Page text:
Since 2016 the CFU has been conducting rigorous monitoring and evaluation exercises to determine our impact as an organization on the ground, and what the adoption of Conservation Farming practices can bring to a farmer’s fortunes.

The CFU has been working on the ground at a large scale – training over 150,000 people a year – for over a decade now, and our staff have spent tens of thousands of contact hours talking to farmers about their experiences, so we KNOW that CF positively impacts upon lives on the ground. But proving this understanding empirically, and for far flung audiences, required different skill sets and approaches.

Thus we have been conducting some exhaustive surveys in the Field, across all of the regions we work in, based upon randomly sampled individuals; farmers that both do CF and do not do CF; statistically significant pool sizes; and a mixture of qualitative and quantitative methodologies. Three years in and the results consistently show advantages to adoption CF.

The ADOPTION Surveys (2017, 2018 and 2019) are aimed at establishing what percentage of the farmers that were trained in our extensive operational areas have taken up CF each season.

The POST HARVEST OUTCOMES Surveys (2017, 2018 & 2019) look to establish the margin of difference between the average yield, and the average production (disaggregated for tillage type) of those farmers who have adopted CF compared to those who have not. Although there are slight percentage variations each year, especially for the different tillage types, there is a consistent and substantial advantage to being a CF practitioner.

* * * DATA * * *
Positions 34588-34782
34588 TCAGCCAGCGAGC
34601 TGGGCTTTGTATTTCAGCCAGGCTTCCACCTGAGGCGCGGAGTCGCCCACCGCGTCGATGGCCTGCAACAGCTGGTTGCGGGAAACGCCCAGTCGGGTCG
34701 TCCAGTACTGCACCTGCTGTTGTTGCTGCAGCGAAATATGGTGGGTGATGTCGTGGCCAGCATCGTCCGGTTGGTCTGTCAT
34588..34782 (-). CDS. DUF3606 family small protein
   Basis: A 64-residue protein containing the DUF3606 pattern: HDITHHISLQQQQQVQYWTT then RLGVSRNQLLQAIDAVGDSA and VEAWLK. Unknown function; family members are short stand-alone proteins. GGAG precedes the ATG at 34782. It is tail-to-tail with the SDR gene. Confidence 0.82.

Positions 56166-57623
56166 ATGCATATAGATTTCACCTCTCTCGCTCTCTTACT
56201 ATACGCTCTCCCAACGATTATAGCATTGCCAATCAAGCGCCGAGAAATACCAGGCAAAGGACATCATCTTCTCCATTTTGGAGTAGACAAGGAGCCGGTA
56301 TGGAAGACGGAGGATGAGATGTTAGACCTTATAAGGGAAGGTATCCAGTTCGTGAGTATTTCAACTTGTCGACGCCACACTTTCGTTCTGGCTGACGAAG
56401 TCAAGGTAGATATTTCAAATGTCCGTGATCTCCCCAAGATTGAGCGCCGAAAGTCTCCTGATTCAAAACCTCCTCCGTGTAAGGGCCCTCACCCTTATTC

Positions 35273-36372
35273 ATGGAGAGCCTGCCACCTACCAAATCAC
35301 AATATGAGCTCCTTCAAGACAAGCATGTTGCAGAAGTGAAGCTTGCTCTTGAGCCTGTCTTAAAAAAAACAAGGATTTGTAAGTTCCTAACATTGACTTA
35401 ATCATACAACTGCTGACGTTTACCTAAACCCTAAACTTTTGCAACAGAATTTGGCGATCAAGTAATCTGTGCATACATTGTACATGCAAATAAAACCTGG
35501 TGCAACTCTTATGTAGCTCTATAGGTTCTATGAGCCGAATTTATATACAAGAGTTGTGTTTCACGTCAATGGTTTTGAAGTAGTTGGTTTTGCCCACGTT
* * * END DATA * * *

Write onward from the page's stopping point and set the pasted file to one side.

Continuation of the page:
The HOUSEHOLD ECONOMY ANALYSES (2017, 2018, 2019) look to compare the livelihoods of Households who have adopted CSA compared to those who have not, with a particular emphasis on food security. The data shows (particularly clearly after the 2018/19 drought season) that adopters tend to be more food secure (as a function of their reliance on consumption of food that they produce) and also more capable of maintaining their livelihoods (to be resilient) when compared to Conventional farmers, providing overwhelming evidence that adopting Climate Smart Agriculture technologies (in this case at least “CF Minimum Tillage) provide a cushion against the effect of drought.

Ethorn Kapoba used to struggle to feed his large family. Since he took up CF, not only can he feed them all, but he managed to build a new house and pays for 26 children to go to school and one to go to university and he still has money left over to invest in inputs for the next season
Agness Ndiliwa, Kaloko Trust area 2019, after the 2018/19 planting season drought "this type of farming is good becasue it gives me a plentiful harvest"
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